-Finally, the system eliminates the peculiar staircase pattern of the current 10/15/25/28/33/35% system, whereby making $34,500 might be much better than making $35,000.

If you have any questions please let me know.

44 Comments

44 Comments


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[-] 2 points by pk7 (64) 8 years ago

While I disagree with raising the tax rate just because someone makes 700K (and just fyi I'm nowhere close to that), I appreciate that you have taken the time to develop a tax system that is much more conservative in terms of increase and much more realistic. I don't feel the tax system is the real problem with our economy, though, and I don't think our problems will be solved by just raising it. I think the real issue is that the government needs to become more responsible in the way it spends our tax money. I think spending trillions on Iraq and Afghanistan could have been put to better use. I think large corporations who manage to escape even a 30% tax rate is a problem. The other huge issue is the fact that the housing crisis, foreclosures, people taking out mortgages they couldn't afford, predatory lenders, etc significantly affected the economy, jobs, etc.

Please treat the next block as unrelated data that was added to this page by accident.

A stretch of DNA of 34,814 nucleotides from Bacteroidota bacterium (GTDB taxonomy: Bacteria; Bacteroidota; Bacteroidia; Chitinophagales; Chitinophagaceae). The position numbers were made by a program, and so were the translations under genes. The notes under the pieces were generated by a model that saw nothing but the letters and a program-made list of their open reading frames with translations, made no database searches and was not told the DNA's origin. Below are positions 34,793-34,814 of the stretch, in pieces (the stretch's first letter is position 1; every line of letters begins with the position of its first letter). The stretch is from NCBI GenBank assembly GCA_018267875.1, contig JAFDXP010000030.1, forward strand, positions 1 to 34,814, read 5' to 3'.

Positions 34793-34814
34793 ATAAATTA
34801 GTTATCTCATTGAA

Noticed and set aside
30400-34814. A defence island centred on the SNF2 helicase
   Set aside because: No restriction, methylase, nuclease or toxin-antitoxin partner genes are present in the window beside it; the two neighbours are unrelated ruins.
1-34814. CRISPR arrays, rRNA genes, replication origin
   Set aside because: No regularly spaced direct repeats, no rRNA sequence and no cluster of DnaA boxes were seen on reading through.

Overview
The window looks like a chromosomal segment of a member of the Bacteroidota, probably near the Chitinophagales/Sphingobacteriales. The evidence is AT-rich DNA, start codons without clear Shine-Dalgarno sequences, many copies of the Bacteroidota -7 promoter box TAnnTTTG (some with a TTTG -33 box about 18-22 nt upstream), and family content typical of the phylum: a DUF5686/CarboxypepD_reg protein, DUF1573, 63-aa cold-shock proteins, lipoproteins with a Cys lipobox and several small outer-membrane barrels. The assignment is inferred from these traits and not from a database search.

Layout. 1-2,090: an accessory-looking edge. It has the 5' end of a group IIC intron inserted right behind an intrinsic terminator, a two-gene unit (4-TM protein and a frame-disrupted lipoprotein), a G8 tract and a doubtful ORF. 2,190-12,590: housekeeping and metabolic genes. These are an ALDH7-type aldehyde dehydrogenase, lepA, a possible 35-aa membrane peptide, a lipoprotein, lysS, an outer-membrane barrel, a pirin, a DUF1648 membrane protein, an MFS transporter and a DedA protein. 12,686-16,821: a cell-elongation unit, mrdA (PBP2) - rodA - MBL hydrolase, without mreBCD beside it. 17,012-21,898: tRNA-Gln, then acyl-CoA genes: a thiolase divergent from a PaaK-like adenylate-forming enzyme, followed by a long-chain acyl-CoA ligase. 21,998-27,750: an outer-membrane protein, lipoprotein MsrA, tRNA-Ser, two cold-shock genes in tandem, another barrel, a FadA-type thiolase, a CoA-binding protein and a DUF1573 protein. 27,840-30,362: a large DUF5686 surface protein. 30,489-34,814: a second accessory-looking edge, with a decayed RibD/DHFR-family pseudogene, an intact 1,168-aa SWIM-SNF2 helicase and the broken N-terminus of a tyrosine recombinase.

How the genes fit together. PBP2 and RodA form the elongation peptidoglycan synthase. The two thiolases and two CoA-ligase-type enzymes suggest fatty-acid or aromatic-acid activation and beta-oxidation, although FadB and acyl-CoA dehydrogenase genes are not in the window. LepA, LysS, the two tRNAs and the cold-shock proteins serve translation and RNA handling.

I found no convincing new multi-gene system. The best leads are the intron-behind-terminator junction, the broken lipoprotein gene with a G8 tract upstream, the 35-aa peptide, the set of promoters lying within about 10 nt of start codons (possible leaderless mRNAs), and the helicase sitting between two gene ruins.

[-] 1 points by ryancozzens (32) 8 years ago

I agree with your other points, but Individuals need to pay a larger percentage based on earning. The system in this country is set up so those with more to start with will have an easier time making more. Meaning that someone with $100k will have a harder time turning that into $200k than a person with $5 million will turning it into $5.1 million. Since the entire economy follows this structure, and the government (in theory, this is another forum topic) is there to protect the interests and rights of its citizens it stands to reason that more of those resources go to those who have the mot at stake. It also stands to reason that those earning more are benefited more by federal infrastructure, using more highway and energy, both things that are federally funded. @ryan_cozzens

[-] 1 points by MortgagedTent (121) 8 years ago